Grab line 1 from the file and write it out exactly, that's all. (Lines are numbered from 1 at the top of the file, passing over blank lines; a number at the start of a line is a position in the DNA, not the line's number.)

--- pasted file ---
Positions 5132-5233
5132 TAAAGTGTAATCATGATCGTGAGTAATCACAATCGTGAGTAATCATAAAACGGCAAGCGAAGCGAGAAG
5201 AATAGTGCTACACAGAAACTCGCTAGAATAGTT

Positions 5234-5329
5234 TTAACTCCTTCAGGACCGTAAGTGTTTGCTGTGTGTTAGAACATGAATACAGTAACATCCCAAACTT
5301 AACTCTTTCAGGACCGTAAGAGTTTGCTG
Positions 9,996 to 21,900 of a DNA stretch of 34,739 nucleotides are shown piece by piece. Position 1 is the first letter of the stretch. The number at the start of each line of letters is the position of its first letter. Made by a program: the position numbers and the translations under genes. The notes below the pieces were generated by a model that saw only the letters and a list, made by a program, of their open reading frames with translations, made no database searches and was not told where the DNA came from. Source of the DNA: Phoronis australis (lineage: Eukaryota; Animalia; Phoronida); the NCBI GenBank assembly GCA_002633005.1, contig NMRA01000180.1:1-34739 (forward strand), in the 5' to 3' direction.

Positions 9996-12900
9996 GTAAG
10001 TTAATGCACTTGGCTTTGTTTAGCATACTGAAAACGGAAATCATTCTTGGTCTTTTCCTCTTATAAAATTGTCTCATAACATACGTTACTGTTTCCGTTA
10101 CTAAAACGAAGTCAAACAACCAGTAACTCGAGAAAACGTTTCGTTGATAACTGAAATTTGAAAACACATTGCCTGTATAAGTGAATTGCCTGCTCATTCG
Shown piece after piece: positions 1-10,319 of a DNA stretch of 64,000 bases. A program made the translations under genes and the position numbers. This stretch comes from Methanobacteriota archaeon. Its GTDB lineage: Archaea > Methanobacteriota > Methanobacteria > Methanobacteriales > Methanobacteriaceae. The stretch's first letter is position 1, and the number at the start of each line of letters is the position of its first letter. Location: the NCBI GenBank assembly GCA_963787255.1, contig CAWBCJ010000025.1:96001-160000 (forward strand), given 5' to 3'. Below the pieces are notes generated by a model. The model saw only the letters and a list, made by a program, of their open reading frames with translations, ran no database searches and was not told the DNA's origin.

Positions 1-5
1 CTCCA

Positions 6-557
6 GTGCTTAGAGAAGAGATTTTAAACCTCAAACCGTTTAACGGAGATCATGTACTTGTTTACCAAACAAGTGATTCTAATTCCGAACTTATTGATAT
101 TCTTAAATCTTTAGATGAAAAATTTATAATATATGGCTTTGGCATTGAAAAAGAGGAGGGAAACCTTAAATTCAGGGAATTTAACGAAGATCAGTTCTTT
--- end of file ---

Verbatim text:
Positions 5132-5233